And when I eat those watermelons and pomegranates, I get even more. They are peak of the season, so filled with nutrients that I can eat one and feel full for hours. Which prompts, “that’s all your going to eat,” or “all you had for lunch was watermelon?”.

Yep, I’m following the seasons.

 

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Research: cheaper food means less nutrients

A few weeks ago, I shared a study that found nutrients in the U.S. food supply are declining. Which could explain why millions of Americans, who prefer to be thin, are overeating to get more nutrients.

Another study found that industrial farming techniques – including the use of petroleum-based fertilizer – reduces nutrient levels in food, while dramatically increasing yields. This means we have abundant cheap food with lowered nutrient levels:

This article summarizes three kinds of evidence pointing toward declines during the last 50 to 100 years in the concentration of some nutrients in vegetables and perhaps also in fruits. It has been noted since the 1940s that yield increases produced by fertilization, irrigation, and other environmental means tend to decrease the concentrations of minerals in plants.

Jarrell and Beverly (1981) reviewed the evidence for this well-known “dilution effect.” Although their review has been cited over 180 times (60 times from 2000 on), few mentions of the dilution effect contain a reference, suggesting that the effect is widely regarded as common knowledge.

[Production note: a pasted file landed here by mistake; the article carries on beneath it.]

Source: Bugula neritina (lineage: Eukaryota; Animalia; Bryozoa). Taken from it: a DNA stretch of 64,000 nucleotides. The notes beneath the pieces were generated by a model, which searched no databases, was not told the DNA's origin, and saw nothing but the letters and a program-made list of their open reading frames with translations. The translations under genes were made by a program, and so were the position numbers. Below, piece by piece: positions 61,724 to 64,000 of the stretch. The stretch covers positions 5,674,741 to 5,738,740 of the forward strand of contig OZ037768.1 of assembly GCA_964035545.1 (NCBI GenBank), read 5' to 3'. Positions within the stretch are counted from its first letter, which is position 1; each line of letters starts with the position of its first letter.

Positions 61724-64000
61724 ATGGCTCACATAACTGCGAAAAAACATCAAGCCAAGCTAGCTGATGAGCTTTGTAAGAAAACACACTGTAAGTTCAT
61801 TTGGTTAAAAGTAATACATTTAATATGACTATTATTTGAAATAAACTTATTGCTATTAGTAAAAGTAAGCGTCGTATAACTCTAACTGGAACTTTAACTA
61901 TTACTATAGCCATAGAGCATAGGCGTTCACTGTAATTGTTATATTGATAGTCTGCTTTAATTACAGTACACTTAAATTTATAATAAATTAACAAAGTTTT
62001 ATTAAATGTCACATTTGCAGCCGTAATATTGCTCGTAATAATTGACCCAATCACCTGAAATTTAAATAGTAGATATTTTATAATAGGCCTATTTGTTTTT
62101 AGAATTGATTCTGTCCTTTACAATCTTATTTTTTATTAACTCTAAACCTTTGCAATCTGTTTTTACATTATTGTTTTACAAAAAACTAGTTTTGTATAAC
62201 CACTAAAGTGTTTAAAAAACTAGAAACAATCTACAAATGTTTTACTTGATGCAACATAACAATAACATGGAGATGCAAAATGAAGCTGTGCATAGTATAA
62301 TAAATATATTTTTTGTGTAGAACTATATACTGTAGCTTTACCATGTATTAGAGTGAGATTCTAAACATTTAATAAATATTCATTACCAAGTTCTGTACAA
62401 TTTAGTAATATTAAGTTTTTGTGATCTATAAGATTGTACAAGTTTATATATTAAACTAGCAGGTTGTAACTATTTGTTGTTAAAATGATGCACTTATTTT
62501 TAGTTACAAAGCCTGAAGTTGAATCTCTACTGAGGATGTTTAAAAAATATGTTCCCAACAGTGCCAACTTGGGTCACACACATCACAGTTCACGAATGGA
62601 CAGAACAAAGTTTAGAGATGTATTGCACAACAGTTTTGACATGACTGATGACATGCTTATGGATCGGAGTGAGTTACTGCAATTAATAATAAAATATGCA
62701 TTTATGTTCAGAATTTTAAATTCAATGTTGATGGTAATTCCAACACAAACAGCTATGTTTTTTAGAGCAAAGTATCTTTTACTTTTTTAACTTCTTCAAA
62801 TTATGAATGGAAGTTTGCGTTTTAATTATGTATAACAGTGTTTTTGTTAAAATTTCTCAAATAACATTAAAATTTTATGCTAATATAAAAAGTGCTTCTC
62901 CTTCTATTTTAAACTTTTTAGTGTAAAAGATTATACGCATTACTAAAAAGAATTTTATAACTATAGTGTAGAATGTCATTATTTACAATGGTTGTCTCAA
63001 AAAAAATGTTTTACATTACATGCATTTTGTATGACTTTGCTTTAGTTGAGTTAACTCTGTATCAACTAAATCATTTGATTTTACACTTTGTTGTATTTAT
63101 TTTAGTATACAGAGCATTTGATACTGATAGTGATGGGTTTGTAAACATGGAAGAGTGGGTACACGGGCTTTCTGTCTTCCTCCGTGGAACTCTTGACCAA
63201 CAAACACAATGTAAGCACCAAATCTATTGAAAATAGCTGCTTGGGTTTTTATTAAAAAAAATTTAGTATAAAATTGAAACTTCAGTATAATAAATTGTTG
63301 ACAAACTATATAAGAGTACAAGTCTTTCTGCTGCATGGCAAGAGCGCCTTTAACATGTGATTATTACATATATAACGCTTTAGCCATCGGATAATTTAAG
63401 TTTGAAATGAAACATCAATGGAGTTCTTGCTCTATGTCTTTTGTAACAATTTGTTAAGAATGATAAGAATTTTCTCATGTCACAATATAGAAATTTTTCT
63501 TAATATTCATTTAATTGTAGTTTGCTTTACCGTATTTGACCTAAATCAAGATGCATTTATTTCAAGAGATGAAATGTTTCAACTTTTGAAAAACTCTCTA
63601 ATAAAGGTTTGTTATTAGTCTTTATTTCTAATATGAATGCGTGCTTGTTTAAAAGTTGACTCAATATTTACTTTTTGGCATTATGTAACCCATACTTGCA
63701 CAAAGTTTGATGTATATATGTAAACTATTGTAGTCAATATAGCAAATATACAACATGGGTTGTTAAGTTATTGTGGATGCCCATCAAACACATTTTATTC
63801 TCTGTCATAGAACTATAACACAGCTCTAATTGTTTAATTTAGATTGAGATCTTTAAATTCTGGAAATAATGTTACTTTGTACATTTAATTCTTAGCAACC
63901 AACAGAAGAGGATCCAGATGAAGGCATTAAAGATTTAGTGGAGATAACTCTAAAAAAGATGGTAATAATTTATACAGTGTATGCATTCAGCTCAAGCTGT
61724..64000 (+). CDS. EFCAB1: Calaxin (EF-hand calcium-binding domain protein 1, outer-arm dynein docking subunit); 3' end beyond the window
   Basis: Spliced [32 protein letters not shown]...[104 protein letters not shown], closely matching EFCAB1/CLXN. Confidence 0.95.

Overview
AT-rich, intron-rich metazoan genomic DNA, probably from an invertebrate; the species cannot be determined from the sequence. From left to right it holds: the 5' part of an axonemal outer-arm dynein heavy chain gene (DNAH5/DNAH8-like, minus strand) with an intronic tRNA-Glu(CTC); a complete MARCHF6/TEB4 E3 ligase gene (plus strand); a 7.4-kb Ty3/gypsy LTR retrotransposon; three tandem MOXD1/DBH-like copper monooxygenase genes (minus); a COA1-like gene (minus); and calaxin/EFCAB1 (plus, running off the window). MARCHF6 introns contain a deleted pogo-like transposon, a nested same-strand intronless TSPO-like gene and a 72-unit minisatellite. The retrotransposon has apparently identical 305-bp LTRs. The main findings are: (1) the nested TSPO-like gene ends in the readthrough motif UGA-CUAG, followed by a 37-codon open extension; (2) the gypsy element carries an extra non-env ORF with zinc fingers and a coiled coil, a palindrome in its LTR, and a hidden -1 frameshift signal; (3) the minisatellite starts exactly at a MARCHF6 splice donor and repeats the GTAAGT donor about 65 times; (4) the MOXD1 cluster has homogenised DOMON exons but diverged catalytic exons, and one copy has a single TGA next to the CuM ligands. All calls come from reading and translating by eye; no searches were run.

Common among scientists perhaps, but the public is unaware. When I share this among friends and readers there is a strong disbelief, with the most common response being - food is cheaper. Yes it is, because it has been hollowed out like a pumpkin and there’s nothing left on the inside.

And that makes it a struggle to get the message out. How do I explain the dilution effect to a public obsessed with everything but this – from diet programs to food labels to coupon cutting that encourages cheaper food?

 

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Don’t wash your hands with hot water – use cold water to save energy and water

More on saving water, from the N.Y. Times:

In its medical literature, the Food and Drug Administration states that hot water comfortable enough for washing hands is not hot enough to kill bacteria, but is more effective than cold water because it removes oils from the hand that can harbor bacteria.

But in a 2005 report in the Journal of Occupational and Environmental Medicine…(subjects) were instructed to wash and rinse with soap for 25 seconds using water with temperatures ranging from 40 degrees Fahrenheit to 120 degrees, the various temperatures had “no effect on transient or resident bacterial reduction.”